World Tai Chi & Qigong Day's
- Complimentary Therapies for Cancer (Including Chi Kung)

Resolute: Scott Stephens has turned his lifestyle around in his dedication to complementary therapy

Complementing cancer

Sceptics have long scoffed at the role complementary therapy plays in treating cancer, but evidence is mounting that it works. Lynnette Hoffman reports


June 17, 2006

IF you'd asked Scott Stephens's mates six or seven years ago, it's doubtful any would have envisaged the then cabinetmaker as a New Age sort of bloke.

At 23 Stephens was a juicy-steak-loving carnivore who enjoyed a cold stubby after a hard day. But a diagnosis of advanced melanoma followed by multiple operations, bouts of immunotherapy and chemotherapy and three relapses has changed a few things.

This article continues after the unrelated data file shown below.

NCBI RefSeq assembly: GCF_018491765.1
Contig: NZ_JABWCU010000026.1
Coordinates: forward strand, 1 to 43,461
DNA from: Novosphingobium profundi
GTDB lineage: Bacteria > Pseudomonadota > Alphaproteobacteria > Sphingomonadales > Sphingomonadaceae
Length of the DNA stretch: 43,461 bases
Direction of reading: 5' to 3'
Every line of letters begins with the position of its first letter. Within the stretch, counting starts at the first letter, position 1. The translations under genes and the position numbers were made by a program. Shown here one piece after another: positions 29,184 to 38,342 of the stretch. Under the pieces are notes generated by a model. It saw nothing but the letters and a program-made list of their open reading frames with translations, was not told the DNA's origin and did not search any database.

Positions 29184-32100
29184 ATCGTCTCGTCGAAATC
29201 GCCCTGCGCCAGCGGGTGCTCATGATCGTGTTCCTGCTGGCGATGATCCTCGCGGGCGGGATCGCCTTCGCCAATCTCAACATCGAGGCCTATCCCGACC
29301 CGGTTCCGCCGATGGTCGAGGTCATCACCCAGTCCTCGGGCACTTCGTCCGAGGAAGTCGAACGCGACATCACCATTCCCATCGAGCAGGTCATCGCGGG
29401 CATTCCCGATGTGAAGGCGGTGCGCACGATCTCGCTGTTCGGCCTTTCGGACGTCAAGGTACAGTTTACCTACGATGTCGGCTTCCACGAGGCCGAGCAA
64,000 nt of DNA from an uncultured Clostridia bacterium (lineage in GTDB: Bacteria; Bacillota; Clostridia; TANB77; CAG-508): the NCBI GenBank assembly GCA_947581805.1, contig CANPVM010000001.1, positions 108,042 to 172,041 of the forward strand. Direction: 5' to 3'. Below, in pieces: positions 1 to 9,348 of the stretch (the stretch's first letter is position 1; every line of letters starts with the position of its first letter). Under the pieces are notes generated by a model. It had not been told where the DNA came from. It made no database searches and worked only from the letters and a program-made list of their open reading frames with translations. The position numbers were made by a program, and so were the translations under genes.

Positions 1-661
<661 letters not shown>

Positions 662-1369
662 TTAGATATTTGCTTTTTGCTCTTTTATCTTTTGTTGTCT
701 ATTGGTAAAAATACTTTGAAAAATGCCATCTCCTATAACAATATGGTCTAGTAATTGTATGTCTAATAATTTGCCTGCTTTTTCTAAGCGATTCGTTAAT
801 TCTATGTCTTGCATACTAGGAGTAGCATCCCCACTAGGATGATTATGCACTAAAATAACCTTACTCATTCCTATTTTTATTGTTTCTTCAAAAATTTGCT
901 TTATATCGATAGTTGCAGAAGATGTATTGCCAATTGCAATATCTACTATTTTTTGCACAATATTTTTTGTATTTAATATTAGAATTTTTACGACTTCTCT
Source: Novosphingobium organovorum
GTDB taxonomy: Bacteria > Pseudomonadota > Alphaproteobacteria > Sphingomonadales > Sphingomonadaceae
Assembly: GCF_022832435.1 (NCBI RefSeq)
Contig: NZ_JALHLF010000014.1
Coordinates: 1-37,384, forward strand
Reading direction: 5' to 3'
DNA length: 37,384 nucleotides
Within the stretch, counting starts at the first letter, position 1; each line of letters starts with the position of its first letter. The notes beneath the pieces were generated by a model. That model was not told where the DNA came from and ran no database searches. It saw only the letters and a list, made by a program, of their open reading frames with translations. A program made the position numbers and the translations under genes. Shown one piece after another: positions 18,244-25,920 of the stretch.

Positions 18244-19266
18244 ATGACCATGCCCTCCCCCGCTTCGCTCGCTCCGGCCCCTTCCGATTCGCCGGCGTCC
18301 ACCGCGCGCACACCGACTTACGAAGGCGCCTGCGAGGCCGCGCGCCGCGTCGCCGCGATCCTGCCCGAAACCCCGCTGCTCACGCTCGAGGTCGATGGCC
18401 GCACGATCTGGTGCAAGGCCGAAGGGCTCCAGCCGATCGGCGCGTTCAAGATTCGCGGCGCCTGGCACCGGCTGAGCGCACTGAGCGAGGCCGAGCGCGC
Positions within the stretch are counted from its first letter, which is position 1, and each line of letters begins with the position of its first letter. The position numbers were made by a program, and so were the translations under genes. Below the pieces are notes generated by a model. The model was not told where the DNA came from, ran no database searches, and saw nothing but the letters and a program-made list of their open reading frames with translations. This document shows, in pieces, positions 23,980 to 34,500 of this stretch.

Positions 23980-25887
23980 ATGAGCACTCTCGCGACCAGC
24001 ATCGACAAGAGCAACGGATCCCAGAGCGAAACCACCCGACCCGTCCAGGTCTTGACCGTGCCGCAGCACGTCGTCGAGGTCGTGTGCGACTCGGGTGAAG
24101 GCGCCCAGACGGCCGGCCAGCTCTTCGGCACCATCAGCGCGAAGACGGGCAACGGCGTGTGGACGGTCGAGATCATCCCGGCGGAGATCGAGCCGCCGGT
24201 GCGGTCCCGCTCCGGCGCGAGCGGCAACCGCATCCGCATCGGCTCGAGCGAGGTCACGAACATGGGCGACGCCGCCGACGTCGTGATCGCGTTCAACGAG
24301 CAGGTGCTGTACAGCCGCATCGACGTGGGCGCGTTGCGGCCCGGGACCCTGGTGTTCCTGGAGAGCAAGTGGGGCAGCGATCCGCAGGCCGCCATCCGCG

Two years ago Stephens began learning the basics of meditation and changing his lifestyle, but it wasn't until about six months later, when the cancer re-emerged in his chest and spread to his pelvis and bowel, that he decided to really get serious.

Today his diet is strictly vegan, all organic, nothing genetically modified, and he doesn't touch alcohol. He meditates for a couple hours a day, exercises daily and practises chi kung, a form of exercise similar to tai chi . . .

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